Maybe that’s not what you meant, anyway, feel free to expand on your idea, I would love to read it.

The reason I left legendarys out of the post is that I see them as kind of isolated from, (almost uninportant to), the bulk of the item system… Another way to put it would be that to me the issue with legendarys lie more in balancing late game than trying to fit them into an item system. The latter is what I’m adressing in my original post.


Brilliant system. It keeps all categories of items relevant at all times. I’d like to see something like this hybridized with something others have suggested where each category of items has its pros and cons just to make them feel a bit more competitive with each other in a noncrafting context.

Thank you for the compliment! My system appreciates it ^^
I myself would love items in D4 to have pros and cons not just in what works in what situation, but also as negative affixes.
That way of doing it though, is not just way to hard to balance but also not very Now, if you know what I mean and I doubt Blizzard would work with an idea like that.
Please link the thread(s) to the proposed item systems that you’d like to see my system merge with. I’d love to check them out!

It’s also nice because if you want to use them for crafting you can, but if you’d rather just farm drops to wear you can do that too. It works both ways.

F*ck yeah it does!
Thanks again for your kind words and valuable input.

@ ShoRim
I believe, if I read you correctly, that you’re talking about a totally different system than the one I devised. Seems to me like you should start your own thread so that you can express your system a bit clearer and we would all benefit more from it.

So glad you are ^^

I’m not sure I understand what you mean… But I do agree that legendarys/uniques should feel as legendary/unique as their names suggest. A bear can only dream.

To avoid confusion please refrain from discussing another crafting system in this thread than the one proposed in the original post.

The legendary consumable system feels like a knee jerk response that wasn’t required, and makes legendary items less unique.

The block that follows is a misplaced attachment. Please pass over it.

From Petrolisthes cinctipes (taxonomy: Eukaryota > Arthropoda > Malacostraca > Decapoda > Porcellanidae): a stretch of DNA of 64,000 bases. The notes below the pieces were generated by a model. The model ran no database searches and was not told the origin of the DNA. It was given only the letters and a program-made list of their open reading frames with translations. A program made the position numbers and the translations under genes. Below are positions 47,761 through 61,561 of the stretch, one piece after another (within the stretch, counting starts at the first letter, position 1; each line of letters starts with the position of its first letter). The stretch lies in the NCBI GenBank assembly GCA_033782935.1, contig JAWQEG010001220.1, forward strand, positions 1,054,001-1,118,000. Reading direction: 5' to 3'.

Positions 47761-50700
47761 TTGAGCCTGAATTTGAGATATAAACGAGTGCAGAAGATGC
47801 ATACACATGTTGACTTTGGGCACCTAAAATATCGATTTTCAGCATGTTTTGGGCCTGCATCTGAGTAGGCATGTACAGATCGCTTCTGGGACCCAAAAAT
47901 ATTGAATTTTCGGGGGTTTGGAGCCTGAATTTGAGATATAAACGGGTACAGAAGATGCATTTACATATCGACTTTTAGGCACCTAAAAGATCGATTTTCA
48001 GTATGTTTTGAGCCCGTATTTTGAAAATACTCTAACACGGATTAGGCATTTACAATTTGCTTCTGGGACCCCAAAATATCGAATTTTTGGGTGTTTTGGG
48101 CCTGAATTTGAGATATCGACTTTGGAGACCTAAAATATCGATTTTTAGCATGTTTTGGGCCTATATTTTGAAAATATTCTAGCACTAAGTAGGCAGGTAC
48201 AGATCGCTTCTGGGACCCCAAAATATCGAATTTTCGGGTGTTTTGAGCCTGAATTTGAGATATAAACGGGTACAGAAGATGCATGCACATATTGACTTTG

I actually liked how rares in Diablo 3’s base game were, with the increased affixes especially into later Tier’s 6 affixes but less stats - just the drop rate was bad, if they had fixed the crafting system, and a few other things (there’s actually a long list here) instead of going over the top…

A legendary item, should feel legendary, not like you’re going to extract from it and ruin it, it should have a unique effect that adds to game play (without stupidly high modifiers).

Or it should be like uniques
No legendary power but very unique stats and affixes

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Looks like I unintentionally hijacked your thread, Ill remove my posts and start a new thread.
Sorry for any confusion that has happened.

Very considerate. Thank you!
Feel free to discuss the original topic though, if it spurs your imagination.

I agree, uniques and legendarys need to feel especially important for them to really work in the fantasy [#Buzzword] and using them as ingredients in crafting seem counterintuitive to that goal.

Finding a consumable for etching a legendary affix onto a rare might on the surface seem to be diluting legendarys in the same way, but I think that the problem with the legendary consumable might be more of a framing issue.

Let’s reframe and imagine, for example, the consumable as a “legendary rune” that have a legendary affix atop the regular rune effect, (be it condition/effect or whatever it will be when the game is done), this I believe would fit much better in the world, and make it so that the “consumable” keeps it’s importance.

Since the legendary rune really is not a consumable, you could player lock the item and give it a very low drop rate instead.

The “legendary rune” would, (just like the current consumable), fit with the crafting system described in the original post, but I think it also could help with working in uniques into the game aswell by further separating uniques from legendarys.